Vinnarna i Årets Pressrum 2010 [SWE]
At the Speed of Blogosphere
“More recently, I was working with a different, well-known blogger, who provided another peek into the real-time, competitive blogosphere. As soon as he was finished posting a blog that included my client, he emailed me with the link and asked me to share it widely. He was obviously wanting to take more control and help influence the traffic driven to his blog. And why not? I’d do it too if it were my blog.”
En dag kvar av veckan på detta dårhus [SWE]
The Latest Starbucks Logo Redesign Is…
I don’t like it. I really liked the last one, actually.
Where the hell is Spotify? | Fast Company
I can understand where the record label guy gets his math from. But he forgets that the value composition of music is shifting. What if you suddenly find that you have no human beings to “pour into the funnel”? And those 900,000 customers are brand and band ambassadors, giving their time and attention for free. Companies that can’t capitalize on that will be in trouble in the years to come.
Have you developed your personal social media policy?
Of course, a personal online presence should be fitted to that certain person, and Angela Connor here has really thought here choices through - and that’s the main thing.
But I have a somewhat more liberal strategy and here’s why I think that is good:
If you decline requests from human beings wanting to connect with you, then you can deliberately create closed inner circles. Like for instance if you only want close friends on Facebook, or if you only want to follow back people on Twitter that you’ve met outside the online world. And sure, maybe you can live with the fact that someone, perhaps an obnoxious classmate from back in the day, will be pissed off, and that it might not concern you very much.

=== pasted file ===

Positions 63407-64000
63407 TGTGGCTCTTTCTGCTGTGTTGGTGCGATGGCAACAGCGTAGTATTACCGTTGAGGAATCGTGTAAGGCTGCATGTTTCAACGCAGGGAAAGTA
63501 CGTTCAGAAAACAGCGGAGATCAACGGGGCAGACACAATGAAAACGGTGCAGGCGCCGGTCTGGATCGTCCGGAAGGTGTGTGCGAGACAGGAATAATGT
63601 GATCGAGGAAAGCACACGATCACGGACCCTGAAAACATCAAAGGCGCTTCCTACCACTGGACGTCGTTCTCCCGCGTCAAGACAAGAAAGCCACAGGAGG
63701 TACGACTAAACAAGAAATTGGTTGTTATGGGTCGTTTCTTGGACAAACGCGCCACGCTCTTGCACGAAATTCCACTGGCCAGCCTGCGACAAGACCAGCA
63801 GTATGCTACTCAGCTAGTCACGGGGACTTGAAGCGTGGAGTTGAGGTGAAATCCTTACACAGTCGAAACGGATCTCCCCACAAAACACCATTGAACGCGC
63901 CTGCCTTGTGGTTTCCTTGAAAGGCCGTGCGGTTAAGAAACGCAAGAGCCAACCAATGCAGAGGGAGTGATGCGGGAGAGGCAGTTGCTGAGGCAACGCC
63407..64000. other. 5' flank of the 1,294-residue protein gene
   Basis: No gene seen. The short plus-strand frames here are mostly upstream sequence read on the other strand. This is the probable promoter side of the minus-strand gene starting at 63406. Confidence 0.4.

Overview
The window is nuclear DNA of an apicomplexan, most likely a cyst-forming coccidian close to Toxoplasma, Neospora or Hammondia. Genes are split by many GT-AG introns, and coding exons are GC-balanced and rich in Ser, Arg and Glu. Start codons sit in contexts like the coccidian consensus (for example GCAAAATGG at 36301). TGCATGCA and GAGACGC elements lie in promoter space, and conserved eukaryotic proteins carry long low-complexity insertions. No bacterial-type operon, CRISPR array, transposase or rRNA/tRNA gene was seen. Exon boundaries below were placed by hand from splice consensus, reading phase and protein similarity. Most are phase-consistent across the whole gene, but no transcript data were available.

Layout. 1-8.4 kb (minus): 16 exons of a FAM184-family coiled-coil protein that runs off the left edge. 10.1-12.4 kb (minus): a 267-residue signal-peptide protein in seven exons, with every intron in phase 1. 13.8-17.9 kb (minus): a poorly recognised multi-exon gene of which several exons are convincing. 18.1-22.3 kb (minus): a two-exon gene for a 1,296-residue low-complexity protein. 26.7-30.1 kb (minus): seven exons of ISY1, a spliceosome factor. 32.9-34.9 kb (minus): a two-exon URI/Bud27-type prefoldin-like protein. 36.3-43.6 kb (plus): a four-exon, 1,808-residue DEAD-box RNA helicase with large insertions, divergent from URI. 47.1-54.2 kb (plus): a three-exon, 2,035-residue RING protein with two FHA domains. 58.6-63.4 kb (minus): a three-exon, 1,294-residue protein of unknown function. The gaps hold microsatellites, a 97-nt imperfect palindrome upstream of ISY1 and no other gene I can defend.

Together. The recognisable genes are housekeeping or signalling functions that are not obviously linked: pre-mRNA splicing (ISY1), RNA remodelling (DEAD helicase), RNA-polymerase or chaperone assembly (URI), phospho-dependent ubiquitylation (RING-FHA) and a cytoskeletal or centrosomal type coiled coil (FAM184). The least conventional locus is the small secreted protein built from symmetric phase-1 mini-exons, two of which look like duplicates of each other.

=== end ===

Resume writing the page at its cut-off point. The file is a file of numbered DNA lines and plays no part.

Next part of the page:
But I wonder why someone wouldn’t want to connect with another friendly person? What youwrite in your Facebook statuses must be ok for a larger audience anyway. You can’t rely on your tweets to be protected or never retweeted anyway.
So what you say or do in a social network must be suited for a transparent world - even if it feels like it’s a closed network. And if you don’t want to read what boring people are saying, then use filters instead.
Still, I agree with the main point - the strategy must be personal and work for the individual, that’s the most important thing.
11 New York City Start-Ups To Watch in 2011
Exciting stuff is going on here in NYC!
Skins for Phones | GelaSkins
Gotta get me a couple of these!
How to use Social Media to your Advantage
A different take on how to manage your personal brand on Facebook.
How aSmallWorld’s Founder Built A Curated Community
“When Erik Wachtmeister launched aSmallWorld, the opposite happened. More people wanted to join than he was willing to let in. I invited him to teach how he built such a sought-after community, and how he curated it so it felt like home to his ideal users: inter-connected, well travelled, eclectic, educated, and accomplished people.”
Erik Wachtmeister is an interesting person - especially if you’re into communities.